Black Swan Free World (5)
On April 7 2009, the Financial Times published an article written by Nassim Taleb called Ten Principles for a Black Swan Free World. Let’s look at them one at a time…
5. Counter-balance complexity with simplicity. Complexity from globalisation and highly networked economic life needs to be countered by simplicity in financial products. The complex economy is already a form of leverage: the leverage of efficiency. Such systems survive thanks to slack and redundancy; adding debt produces wild and dangerous gyrations and leaves no room for error. Capitalism cannot avoid fads and bubbles: equity bubbles (as in 2000) have proved to be mild; debt bubbles are vicious.
Complexity gets away from us very, very quickly. And at the same time, we may spend so much time worrying about the complexity, building very complex models to deal with the complexity, that we lose sight of the basics. So Complexity can hurt us both coming and going.
So why do we insist on Complexity? That at least is simple. Most complexity exists to provide differentiation between financial products that otherwise would be pure commodities. The excuse is that the Complex products are needed to match up with the risks of a complex world. Another, even less admirable reason for the complexity is to create something that sounds like a simple risk relief product but that costs the seller much less to provide, by carving out the parts of the risk relief that are more expensive but less desirable or less well understood by the customer.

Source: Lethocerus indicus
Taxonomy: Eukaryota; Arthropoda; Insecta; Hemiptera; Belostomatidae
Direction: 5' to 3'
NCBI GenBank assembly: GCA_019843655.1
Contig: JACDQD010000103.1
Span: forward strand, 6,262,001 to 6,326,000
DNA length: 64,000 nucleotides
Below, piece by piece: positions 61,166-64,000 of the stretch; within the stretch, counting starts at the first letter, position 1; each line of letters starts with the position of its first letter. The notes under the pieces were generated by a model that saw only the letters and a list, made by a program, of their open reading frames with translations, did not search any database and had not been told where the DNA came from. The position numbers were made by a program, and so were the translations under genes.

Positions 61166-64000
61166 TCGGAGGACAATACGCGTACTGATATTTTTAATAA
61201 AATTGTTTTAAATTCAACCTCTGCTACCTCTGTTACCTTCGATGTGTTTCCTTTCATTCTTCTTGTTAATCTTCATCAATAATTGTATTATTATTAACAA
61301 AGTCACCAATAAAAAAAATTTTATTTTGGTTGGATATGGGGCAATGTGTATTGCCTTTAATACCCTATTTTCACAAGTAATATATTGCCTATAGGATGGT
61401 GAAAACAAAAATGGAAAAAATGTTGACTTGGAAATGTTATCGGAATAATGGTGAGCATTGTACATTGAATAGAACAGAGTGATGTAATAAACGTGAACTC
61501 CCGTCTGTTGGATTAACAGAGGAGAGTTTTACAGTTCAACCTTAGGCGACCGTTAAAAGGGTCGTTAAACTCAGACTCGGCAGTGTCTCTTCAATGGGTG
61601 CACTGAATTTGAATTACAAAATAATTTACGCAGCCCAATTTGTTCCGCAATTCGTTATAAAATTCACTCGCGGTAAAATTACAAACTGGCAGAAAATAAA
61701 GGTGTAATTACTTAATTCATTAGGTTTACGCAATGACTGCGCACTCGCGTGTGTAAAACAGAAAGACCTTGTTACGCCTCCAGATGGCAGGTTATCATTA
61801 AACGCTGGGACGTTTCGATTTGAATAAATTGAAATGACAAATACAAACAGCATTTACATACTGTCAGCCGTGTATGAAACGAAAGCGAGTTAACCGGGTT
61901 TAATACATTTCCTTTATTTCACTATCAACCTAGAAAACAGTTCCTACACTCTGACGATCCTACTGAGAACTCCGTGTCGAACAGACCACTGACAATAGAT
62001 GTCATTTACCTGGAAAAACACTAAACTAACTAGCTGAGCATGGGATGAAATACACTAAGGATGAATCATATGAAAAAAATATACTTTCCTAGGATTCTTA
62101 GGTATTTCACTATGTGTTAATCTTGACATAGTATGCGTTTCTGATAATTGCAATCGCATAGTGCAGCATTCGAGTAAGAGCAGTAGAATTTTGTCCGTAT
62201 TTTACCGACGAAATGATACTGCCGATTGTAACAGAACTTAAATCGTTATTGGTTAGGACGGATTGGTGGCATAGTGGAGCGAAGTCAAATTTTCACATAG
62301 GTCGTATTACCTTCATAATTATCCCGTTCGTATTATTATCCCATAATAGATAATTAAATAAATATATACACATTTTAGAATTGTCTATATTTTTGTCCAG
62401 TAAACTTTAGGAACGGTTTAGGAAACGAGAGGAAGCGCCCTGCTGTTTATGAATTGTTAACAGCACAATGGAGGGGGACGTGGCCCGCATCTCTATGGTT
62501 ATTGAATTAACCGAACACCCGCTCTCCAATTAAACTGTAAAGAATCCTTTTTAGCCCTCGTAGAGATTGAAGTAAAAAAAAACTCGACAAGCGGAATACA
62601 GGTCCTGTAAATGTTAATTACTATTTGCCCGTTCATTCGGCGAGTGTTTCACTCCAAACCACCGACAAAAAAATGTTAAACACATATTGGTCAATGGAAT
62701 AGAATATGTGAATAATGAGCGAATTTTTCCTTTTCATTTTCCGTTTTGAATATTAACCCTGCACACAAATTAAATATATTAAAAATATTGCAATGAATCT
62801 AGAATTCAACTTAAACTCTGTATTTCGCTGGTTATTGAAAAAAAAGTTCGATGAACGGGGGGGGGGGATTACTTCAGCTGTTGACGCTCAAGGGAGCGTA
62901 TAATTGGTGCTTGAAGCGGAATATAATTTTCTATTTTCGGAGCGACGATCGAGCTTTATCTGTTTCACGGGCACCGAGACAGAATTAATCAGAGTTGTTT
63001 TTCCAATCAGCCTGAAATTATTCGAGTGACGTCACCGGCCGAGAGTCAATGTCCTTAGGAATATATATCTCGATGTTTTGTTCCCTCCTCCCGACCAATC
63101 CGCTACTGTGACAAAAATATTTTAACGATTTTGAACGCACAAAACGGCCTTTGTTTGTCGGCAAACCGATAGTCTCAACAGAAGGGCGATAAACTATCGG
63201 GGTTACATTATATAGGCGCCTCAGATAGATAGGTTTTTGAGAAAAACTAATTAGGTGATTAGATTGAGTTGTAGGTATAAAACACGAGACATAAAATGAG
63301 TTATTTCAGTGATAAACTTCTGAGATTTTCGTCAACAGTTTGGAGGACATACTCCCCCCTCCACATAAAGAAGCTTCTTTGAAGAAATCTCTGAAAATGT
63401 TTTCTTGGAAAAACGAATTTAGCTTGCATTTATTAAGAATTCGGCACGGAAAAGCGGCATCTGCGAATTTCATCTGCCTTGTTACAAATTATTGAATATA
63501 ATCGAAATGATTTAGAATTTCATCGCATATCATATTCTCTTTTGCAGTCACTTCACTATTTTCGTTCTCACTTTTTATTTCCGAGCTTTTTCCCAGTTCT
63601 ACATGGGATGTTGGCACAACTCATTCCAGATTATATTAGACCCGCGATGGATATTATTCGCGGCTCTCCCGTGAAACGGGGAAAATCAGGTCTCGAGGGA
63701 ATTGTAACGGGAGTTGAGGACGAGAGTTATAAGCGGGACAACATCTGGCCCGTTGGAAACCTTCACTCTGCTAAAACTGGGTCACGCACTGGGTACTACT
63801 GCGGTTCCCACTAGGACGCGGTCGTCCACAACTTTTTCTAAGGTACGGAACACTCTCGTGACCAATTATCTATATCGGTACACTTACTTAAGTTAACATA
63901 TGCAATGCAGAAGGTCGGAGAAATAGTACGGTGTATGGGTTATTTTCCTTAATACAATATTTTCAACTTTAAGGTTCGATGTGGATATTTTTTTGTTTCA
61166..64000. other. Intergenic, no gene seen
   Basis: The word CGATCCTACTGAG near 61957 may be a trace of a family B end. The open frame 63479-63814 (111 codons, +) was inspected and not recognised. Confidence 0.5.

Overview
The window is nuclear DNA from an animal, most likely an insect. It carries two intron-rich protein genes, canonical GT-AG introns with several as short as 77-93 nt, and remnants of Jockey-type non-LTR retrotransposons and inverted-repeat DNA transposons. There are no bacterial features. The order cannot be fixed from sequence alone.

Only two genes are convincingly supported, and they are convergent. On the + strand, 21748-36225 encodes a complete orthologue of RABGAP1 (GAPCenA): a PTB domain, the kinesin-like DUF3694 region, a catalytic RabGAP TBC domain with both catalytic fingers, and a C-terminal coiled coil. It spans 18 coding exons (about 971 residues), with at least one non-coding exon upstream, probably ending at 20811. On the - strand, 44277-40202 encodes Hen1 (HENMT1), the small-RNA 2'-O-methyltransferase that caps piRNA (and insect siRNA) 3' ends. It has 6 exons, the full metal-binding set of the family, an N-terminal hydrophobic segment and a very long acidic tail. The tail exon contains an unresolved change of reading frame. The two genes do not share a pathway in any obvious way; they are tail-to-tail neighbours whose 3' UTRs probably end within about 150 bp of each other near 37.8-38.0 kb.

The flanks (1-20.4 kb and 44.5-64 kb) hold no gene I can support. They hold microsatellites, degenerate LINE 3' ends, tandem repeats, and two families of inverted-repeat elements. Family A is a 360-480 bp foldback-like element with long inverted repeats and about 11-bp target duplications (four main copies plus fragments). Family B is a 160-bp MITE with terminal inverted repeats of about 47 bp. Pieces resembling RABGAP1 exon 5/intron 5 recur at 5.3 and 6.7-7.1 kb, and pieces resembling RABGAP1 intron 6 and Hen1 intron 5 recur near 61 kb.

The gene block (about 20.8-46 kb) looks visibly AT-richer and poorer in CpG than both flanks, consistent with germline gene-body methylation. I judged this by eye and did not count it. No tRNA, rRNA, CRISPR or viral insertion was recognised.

Generally, customers who are buying risk relief products like insurance or hedges have a simple objective. If they have a loss they want something that will make a payment that will offset the loss. Complexity comes in when the risk relief products are customized to potentially better meet customer needs. (according to the sales literature).
Taleb suggests that complexity also hides leverage. That is ver definitely the case. For example, a CDS can be replicated by a long position in a credit and a short position in a treasury. A short position in a treasury is finance speak for a loan at a better rate than you can actually get. And a loan is leverage. THe amount of the leverage is the full notional amount of the CDS. Fans of derivatives will scoff at the idea that the notional amount if of any interest to anyone, but in this case at least, anyone who wants to know how much leverage the buyer of a CDS has, needs to add in the full notional amount of all of the CDS.
Debt bubbles are vicious because of the feedback loop in debt. If one borrows money to purchase an asset and the asset increases in value, then you can use that increased value as collateral to increase the debt and purchase more of the asset. The increase in demand for the asset causes prices to rise and so it goes.
But ultimately the reason that may economists have a hard time identifying bubbles (other than they do not believe that bubbles really ever exist) is that they do not know the capacity of any asset market to absorb additional investment. Clearly in the example above, if there is a fixed amount of the asset that becomes subject to a debt bubble, it will very, very quickly run into a bubble situation. But if the asset is a business or more likely a sector, it is not so easy to know exactly when the capacity of that sector to efficiently use additional capital is reached.Black Swan, Correlation, Debt, Equity Risk, Financial Crisis, Hedging, Leverage, Profits, Risk, Risk Management, Uncertainty, Unknown Risks
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